Check back for complete participation reports for the Raiders and Jaguars.

Norton: Raiders 'have the right people,' scheme; execution lacking

Norton: Raiders 'have the right people,' scheme; execution lacking

ALAMEDA – Ken Norton Jr.’s defense hasn’t been good all season. It’s only been a hindrance twice in six weeks, allowing the Raiders to brush it under the rug while compiling a 4-2 record.

The Raiders were exposed in Sunday’s 26-10 loss to the Kansas City Chiefs, leaving many to wonder whether this defense has fatal flaws.

The team’s defensive coordinator believes these problems can be fixed without a radical reconstruction.

Norton trusts his scheme. He believes in his personnel. He has faith there are better times ahead.

“It depends on what you believe in,” Norton said before Thursday’s practice. “If you believe in the players, you believe in the coaches and believe in yourself…

“Obviously you’d like the stats to be better. But we are 4-2, in a good place record-wise. The stats need to be better. We need to continue to understand who we are, what we are and get better at what we’re doing.”

“We have the right people. It’s just a matter of getting it done on game day.”

Coaches have cited eye violations (a.k.a misreads) as communication issues reasons why the Raiders give up chunk yards. Their 6.9 yards per play allowed is the league’s worst.

Edge rusher and team captain Khalil Mack said opponents are challenged the Raiders defensive discipline. Misdirection, bootlegs, wacky formations and the like have given the Raiders fits, and will continue to do so until they repair what’s broken.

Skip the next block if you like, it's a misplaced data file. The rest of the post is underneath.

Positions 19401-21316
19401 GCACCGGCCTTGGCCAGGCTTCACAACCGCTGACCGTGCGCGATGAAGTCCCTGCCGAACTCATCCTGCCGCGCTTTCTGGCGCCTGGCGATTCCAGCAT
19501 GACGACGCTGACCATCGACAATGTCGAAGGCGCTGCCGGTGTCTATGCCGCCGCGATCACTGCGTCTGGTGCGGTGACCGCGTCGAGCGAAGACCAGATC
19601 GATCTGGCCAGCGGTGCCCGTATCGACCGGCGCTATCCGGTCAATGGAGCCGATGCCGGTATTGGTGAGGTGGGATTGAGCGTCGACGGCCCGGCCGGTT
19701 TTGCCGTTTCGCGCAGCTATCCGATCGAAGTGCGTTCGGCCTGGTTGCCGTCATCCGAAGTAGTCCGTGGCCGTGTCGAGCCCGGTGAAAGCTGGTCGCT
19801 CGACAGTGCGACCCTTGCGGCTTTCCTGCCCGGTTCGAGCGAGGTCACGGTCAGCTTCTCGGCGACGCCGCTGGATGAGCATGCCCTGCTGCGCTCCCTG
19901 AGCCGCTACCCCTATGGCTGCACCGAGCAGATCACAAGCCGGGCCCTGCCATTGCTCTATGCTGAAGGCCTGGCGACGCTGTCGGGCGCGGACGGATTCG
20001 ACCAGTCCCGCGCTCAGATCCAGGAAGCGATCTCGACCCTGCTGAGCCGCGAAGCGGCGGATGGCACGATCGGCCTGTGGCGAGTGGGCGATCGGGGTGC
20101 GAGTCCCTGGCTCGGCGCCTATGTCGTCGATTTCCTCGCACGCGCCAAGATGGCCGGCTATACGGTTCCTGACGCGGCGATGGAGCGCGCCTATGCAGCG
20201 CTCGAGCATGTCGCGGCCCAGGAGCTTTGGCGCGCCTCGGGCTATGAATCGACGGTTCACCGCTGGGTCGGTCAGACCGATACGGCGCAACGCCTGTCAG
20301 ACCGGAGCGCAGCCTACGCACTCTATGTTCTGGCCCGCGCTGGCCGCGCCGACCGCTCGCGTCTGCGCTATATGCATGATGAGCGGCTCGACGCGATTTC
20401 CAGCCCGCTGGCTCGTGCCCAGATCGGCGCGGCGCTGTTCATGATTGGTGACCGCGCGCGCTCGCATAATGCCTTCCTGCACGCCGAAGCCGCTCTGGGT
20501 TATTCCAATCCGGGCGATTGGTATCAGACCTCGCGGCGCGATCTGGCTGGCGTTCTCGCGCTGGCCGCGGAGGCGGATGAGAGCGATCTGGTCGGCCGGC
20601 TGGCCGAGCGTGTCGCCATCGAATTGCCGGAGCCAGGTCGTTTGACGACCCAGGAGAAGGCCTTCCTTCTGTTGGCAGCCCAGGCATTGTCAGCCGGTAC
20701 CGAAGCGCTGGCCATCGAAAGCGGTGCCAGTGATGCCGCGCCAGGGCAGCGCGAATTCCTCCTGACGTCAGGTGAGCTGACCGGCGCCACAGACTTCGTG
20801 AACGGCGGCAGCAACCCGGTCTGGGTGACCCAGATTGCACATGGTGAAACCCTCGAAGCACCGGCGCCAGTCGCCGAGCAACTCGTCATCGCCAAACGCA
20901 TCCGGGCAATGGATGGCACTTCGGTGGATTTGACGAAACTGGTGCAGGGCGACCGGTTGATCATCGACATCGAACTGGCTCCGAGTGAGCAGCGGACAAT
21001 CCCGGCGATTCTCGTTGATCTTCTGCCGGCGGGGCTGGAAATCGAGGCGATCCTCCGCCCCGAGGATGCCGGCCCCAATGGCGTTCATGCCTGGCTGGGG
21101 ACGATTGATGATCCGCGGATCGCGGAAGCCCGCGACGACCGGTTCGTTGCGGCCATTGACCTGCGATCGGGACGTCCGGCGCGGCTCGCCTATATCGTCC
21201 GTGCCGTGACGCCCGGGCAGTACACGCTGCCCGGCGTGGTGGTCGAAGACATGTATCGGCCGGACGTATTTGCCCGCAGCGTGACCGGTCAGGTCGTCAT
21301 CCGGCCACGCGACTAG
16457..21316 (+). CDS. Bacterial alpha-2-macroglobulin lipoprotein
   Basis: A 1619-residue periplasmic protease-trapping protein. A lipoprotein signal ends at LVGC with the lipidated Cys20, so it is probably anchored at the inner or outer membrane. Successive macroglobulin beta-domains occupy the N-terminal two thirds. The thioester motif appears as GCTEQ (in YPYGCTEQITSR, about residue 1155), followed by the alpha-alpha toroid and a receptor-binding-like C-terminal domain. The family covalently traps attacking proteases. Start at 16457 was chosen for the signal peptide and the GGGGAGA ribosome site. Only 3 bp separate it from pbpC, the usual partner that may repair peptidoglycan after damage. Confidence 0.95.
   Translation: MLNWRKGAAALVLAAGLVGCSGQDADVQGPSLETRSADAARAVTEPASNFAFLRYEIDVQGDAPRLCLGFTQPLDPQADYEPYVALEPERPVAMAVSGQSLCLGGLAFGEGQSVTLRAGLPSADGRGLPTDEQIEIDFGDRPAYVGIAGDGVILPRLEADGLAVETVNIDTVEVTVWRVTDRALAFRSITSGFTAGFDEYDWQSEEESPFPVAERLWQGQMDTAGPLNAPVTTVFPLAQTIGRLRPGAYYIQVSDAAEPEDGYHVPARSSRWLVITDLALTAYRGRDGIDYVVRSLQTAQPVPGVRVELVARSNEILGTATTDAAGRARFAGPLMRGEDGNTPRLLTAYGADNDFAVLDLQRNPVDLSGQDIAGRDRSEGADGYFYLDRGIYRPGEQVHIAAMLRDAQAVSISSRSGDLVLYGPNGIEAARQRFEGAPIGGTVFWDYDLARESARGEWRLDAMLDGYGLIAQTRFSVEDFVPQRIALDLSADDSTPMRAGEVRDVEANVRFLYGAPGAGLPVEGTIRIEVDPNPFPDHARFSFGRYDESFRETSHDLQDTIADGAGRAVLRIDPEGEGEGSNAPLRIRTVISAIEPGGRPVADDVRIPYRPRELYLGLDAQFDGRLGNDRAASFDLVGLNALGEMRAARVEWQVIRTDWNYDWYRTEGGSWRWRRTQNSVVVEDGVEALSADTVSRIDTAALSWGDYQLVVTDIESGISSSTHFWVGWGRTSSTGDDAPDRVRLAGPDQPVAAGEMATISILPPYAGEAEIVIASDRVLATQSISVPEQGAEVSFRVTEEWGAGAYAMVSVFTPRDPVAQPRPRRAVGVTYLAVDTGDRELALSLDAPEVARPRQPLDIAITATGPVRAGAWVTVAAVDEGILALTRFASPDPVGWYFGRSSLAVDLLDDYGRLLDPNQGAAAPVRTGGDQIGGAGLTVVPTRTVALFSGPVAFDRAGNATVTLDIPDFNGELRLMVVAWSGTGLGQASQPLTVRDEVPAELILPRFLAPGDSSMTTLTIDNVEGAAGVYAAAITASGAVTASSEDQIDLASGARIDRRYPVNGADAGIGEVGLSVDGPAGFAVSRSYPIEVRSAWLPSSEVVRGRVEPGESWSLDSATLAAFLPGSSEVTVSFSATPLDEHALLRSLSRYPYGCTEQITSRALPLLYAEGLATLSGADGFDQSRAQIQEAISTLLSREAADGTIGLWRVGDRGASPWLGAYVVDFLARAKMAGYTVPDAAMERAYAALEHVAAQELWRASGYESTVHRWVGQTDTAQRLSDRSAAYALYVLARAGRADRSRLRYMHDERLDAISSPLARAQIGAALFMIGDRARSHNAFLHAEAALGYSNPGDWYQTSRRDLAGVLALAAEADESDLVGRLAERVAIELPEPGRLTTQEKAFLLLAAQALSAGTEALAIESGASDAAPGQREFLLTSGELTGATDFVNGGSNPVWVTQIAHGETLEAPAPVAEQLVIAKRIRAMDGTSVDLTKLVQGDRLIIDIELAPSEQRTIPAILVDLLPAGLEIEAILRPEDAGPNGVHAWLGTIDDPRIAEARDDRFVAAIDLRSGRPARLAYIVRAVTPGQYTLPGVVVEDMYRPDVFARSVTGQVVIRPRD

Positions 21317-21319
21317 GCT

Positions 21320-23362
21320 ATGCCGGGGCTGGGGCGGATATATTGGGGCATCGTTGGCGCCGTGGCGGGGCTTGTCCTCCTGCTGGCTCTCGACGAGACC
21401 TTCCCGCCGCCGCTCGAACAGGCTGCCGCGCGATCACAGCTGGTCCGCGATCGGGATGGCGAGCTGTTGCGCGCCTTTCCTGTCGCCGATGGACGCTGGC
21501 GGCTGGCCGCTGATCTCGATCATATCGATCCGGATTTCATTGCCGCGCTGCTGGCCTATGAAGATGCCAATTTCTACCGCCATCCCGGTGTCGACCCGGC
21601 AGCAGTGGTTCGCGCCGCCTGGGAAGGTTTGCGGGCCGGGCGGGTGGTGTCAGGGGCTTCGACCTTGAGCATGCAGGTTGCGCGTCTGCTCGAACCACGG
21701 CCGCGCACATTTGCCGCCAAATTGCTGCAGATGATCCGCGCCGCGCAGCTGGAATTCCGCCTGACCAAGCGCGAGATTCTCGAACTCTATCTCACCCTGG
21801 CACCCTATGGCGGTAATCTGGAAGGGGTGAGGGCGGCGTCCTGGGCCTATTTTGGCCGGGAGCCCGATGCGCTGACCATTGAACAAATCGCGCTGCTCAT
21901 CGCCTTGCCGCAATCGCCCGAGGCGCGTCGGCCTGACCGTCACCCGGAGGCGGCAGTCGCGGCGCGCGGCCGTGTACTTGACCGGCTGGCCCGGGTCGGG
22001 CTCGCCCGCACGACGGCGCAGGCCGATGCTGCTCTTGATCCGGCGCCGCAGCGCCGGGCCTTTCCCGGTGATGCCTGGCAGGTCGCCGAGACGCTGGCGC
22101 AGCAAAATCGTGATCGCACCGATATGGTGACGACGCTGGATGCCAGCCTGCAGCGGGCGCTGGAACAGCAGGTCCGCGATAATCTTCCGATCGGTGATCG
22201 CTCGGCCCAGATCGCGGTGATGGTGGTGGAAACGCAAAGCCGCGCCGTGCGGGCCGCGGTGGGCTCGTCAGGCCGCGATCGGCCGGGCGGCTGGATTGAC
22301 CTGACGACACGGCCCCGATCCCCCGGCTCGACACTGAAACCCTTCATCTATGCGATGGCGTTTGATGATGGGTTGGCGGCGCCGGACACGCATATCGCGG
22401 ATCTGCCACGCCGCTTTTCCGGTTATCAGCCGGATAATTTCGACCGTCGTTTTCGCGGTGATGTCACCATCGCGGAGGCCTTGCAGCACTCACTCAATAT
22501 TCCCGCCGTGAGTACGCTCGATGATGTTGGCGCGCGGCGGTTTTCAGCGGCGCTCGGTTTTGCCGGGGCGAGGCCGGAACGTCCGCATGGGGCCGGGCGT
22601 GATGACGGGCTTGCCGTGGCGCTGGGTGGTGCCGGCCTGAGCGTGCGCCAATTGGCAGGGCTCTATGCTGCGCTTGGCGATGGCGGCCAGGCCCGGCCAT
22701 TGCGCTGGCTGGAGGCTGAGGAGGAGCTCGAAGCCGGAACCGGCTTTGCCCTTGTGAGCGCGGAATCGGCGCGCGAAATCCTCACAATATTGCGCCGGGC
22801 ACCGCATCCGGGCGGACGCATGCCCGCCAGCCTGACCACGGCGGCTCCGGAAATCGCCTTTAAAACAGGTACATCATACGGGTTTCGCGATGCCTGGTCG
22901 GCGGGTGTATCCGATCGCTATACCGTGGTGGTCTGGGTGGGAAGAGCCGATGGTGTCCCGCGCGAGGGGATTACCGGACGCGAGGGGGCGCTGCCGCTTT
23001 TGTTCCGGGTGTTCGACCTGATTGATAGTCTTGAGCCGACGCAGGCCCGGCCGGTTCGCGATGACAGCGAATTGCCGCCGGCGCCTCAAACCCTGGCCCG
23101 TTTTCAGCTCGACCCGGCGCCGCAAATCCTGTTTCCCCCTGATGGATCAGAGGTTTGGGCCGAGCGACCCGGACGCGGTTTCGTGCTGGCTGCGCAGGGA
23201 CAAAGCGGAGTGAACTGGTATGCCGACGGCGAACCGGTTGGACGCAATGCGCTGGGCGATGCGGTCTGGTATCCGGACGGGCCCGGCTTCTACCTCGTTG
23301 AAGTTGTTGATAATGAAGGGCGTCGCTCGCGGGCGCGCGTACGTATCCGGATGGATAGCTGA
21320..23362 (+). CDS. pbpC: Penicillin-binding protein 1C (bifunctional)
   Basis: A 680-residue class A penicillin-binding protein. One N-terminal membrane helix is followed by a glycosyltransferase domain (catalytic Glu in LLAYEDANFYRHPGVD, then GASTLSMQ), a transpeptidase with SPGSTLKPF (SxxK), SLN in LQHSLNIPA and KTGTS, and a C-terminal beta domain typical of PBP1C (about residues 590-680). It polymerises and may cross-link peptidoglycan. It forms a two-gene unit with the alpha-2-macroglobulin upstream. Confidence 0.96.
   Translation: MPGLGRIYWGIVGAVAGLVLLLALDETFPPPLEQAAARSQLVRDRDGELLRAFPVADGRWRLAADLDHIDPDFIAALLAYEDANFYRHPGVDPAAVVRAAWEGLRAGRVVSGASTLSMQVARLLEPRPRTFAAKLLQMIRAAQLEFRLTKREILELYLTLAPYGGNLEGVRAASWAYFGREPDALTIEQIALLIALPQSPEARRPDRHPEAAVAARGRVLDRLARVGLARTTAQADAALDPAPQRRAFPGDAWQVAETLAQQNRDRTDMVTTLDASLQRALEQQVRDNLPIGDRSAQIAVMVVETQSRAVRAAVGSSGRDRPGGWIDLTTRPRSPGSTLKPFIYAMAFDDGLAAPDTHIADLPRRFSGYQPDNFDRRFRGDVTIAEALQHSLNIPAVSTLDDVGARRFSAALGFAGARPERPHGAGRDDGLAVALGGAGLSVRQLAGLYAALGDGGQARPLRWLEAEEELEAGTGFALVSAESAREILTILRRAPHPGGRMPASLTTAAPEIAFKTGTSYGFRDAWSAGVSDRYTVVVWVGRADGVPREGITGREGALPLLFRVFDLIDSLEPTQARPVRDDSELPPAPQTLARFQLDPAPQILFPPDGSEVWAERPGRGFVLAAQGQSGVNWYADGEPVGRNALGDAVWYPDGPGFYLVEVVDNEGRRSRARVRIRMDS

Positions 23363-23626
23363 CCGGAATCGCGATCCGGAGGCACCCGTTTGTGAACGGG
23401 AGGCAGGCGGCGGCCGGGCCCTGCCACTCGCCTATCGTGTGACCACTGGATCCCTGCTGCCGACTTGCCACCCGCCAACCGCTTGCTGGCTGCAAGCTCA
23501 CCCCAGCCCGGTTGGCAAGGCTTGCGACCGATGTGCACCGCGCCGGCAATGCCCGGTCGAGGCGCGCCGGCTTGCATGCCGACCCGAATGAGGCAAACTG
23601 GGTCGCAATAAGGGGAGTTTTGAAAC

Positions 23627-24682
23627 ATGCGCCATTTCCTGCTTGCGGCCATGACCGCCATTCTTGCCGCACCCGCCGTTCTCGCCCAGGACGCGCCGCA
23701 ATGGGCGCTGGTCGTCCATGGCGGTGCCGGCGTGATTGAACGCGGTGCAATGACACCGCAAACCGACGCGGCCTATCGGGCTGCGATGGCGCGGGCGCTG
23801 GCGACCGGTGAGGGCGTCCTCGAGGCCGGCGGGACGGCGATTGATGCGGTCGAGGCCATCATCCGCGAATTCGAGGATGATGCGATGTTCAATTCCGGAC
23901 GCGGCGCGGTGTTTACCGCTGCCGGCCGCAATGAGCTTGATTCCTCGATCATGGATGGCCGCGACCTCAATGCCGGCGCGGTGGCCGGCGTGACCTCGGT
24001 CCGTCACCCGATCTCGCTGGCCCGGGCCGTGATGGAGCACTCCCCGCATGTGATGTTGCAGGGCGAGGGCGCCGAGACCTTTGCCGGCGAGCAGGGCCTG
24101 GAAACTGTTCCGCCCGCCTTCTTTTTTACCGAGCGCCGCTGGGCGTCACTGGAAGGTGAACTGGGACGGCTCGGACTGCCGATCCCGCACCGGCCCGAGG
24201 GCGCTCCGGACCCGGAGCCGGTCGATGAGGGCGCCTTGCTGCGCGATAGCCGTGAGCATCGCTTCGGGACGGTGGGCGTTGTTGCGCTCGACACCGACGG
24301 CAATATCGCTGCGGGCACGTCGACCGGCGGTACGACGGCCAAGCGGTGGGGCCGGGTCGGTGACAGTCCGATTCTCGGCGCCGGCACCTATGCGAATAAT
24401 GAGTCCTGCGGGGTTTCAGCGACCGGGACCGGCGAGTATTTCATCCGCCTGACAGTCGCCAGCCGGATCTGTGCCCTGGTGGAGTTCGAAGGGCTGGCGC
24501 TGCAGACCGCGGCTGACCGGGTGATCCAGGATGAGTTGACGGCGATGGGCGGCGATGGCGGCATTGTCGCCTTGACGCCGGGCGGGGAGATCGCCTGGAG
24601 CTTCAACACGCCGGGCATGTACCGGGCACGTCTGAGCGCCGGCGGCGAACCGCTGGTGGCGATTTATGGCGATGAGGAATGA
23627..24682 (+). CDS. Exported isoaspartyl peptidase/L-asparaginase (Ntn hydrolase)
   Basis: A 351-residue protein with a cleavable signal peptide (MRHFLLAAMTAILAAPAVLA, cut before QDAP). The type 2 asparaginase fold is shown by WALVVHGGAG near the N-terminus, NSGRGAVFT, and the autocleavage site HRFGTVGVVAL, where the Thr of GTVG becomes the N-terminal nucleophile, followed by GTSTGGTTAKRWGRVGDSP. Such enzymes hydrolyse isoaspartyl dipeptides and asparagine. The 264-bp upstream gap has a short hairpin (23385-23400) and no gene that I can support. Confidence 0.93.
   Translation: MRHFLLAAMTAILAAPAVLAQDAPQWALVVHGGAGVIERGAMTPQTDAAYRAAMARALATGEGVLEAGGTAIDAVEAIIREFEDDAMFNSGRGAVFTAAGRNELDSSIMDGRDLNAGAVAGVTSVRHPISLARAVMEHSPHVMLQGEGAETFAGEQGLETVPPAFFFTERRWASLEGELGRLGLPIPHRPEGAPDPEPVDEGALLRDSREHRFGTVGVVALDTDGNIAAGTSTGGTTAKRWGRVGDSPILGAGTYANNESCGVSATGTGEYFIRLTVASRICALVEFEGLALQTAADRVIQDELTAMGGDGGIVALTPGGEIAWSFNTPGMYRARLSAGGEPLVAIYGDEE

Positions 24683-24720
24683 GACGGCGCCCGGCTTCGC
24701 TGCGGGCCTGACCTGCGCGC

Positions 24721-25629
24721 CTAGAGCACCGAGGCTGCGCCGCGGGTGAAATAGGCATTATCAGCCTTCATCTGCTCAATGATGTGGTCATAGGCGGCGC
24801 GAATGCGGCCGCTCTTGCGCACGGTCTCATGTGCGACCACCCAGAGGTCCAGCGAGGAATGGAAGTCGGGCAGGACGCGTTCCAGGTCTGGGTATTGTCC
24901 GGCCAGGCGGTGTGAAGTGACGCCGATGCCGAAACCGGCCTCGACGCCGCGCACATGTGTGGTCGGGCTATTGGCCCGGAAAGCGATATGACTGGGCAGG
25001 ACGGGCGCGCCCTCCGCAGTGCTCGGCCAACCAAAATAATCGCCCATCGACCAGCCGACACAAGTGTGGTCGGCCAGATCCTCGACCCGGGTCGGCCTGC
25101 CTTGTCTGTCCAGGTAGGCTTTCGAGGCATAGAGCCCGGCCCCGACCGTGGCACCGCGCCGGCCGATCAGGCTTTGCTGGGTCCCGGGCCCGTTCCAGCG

“It’s all about discipline,” Norton said. “It’s all about angles. It’s all about leverage and tackling and the fundamentals of the game and getting down to the nitty gritty of playing smart and sharp. It’s the ultimate team game. …Everybody’s connected to a successful play. That play has to be successful consistently over a period of 70 plays. Everybody’s watching every single play, so you need consistency and have guys playing together. It will pick up.”

Communication is the latest buzz word attached to defensive miscues. Norton said it’s been corrected, just not consistently enough.

“It’s been fixed, but it will come up some times, at the worst times,” Norton said. “We are continually practicing. There are 16 games, and you need to be obsessed with improvement, and we are. Guys care a lot. They show up early and stay late. The communication, the playmaking, the coaching, all of it will continue to improve.

“Everybody wants to talk about communication but it’s guys consistently playing well over a duration of a game. You have to be sharp.”

The Raiders have used different coverage schemes at times this season and made two lineup changes – it’s also possible Perry Riley starts at middle linebacker this week – to no avail.

“You see things going wrong with missed tackles or balls going over our head, the little things and details need to get taken care of,” Norton said. “There aren’t a lot of differences between us and the good defenses, but they make a lot of plays they’re supposed to make.

“We have the right people. It’s just a matter of getting it done on game day.”